Creation: (1) Your conception of humanity should govern your conception of your gender (Gen. 1:26-28), not the other way around. (2) Because you are finite (Psalm 39:4; Psalm 90:12), you are not called to God-like certainty about the future of your relationship. (3) Awkwardness is okay. It is the emotional experience of being vulnerable with another person. God is not sitting on the sidelines of your romantic life waiting for you to become winsome (Prov. 15:28). He anticipates, delights in, and works through awkward faithfulness (1 Cor. 2:4). (4) Pre-marital romantic feelings are part of the inherent goodness of creation (Gen. 2:23), so they should be celebrated, not condemned.

Fall: (5) You are a sinner, and will desire to use, lie, manipulate, and push emotional, physical, and relational boundaries for unholy reasons (Jer. 17:9). Don't structure your relationship as if you will always be at the top of your game (Matt. 18:7). Create external accountability (Eph. 4:27) and internal boundaries (Matt. 18:7; Eph. 6:11). Guard against idolatry (Deut. 4:15-16). (6) You are dating a sinner (Rom. 3:23). Anticipate patience, forgiveness, and frustration (Gal. 5:22-23; 1 Pet. 1:22). This also means that preferences, standards, desires, fears, and annoyances do not control the agenda of the relationship (Gal. 5:24-26). (7) Always be ready to break up if the relationship becomes unhealthy or continually sinful (Psalm 66:18).

Redemption: (8) Your primary goal should be to assist the other person in growing in sanctity and love for Christ and others (Phil. 1:9-11). (9) Because of our union with Christ, the brother/sister relationship is the foundational relationship between two dating Christians (Mark 3:35; 1 Cor. 12:27), and even between two married Christians (cf. Eph. 5:1, 8, 22-33). (10) The great command to love your neighbor as yourself is not superseded or subverted by romantic love, but provides the necessary context for romance to be love (Rom. 13:9).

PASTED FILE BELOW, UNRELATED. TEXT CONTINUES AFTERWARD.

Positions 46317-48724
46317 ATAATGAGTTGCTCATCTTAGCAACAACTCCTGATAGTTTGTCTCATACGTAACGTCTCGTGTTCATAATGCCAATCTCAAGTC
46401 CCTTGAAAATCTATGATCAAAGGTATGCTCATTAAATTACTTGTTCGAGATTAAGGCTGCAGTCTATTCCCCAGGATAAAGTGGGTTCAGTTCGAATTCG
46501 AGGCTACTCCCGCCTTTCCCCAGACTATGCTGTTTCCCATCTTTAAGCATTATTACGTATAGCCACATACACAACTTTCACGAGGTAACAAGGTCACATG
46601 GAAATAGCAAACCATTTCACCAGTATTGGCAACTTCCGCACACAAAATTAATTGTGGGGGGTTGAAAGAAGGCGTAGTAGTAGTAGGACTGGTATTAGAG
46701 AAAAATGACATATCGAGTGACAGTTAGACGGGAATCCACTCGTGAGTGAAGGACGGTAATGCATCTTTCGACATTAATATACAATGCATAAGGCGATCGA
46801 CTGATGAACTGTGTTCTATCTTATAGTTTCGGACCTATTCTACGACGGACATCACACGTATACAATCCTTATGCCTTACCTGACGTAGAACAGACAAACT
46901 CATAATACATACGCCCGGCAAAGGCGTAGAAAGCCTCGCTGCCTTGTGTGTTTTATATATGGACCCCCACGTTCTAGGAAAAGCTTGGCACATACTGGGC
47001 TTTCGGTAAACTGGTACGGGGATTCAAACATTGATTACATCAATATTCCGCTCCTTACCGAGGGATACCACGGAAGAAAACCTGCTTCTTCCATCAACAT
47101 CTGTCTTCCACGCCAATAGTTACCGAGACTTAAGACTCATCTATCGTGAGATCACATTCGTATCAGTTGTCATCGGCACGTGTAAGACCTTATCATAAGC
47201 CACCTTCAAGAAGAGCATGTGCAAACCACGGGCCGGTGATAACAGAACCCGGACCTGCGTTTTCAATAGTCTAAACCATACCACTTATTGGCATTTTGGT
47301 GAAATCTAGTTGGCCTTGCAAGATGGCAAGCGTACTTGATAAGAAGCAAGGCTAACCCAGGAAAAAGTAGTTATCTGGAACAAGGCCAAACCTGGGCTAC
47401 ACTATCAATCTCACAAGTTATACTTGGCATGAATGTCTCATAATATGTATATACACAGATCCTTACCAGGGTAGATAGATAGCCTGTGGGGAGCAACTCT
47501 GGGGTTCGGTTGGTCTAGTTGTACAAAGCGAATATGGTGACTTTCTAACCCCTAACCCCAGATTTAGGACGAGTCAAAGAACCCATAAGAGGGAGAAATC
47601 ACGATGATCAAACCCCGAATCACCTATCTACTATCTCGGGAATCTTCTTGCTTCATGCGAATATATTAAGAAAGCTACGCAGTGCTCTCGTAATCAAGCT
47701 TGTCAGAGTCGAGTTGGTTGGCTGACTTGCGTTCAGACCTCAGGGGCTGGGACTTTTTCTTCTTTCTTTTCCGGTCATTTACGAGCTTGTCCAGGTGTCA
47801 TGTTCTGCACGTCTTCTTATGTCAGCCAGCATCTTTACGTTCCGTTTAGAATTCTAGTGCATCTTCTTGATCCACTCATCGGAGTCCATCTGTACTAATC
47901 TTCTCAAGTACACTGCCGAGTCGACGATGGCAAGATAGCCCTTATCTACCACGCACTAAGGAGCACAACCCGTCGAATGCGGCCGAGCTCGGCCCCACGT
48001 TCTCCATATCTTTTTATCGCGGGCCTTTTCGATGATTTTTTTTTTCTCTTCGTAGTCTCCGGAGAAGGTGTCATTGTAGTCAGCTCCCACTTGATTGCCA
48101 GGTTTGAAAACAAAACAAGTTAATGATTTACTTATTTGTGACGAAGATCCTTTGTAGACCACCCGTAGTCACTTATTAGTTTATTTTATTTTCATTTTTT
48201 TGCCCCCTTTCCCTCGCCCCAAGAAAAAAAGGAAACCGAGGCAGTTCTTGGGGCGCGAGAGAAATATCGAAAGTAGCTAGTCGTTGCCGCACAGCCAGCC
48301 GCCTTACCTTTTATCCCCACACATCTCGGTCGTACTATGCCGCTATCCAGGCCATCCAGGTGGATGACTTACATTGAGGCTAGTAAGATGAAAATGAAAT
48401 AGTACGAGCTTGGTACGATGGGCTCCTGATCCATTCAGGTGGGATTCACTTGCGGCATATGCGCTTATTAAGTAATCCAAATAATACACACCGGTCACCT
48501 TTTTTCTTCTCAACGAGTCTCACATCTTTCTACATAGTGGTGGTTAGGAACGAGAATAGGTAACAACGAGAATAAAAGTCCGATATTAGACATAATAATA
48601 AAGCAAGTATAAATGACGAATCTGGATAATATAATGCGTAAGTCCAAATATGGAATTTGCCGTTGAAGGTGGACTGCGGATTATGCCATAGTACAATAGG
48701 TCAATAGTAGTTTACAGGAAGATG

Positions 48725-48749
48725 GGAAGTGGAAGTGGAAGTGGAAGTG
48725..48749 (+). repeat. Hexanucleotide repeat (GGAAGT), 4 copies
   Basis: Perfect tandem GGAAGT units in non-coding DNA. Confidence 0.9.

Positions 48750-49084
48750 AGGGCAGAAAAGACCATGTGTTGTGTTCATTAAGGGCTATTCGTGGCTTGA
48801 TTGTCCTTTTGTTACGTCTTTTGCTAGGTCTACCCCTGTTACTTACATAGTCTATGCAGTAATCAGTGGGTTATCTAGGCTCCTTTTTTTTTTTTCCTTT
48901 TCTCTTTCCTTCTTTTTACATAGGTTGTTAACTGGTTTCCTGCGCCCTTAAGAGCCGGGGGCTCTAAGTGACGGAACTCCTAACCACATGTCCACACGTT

Consummation: (11) Seek to help the person you're dating to cherish the coming consummation of Christ more than the possible consummation of marriage (James 5:8; 2 Pet. 3:10). (12) Those who presume upon the foretaste of covenantal realities for the sake of this world are storing up greater judgment for themselves (Heb. 6:4-7). Likewise, dating someone when you know it will not lead to marriage is to consciously consume foretastes of marriage covenantal realities (romance, special emotional intimacy, vulnerability, a level of security) for selfish, and therefore sinful ends.

The Bible plays a vital role in understanding dating, both in the nature and function of dating as a culture and institution, and the manner in which we date. But more than anything else, I pray that sanity and peace would come to my peers in the world of Christian dating. God is with you, brothers and sisters, and he is working his perfect plan through the inevitable, excruciating awkwardness of Christian dating (Psalm 37:23; Prov. 16:9; Prov. 19:21).

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*This definition does not imply that either person must be certain that they will marry the other person, but only that there is enough possibility of marriage to warrant special interaction.

Paul Maxwell (MDiv) is a PhD student in systematic theology at Westminster Theological Seminary. He has published articles and reviews on psychology, philosophy, and theology in secular and Christian academic journals. You can follow him on Twitter.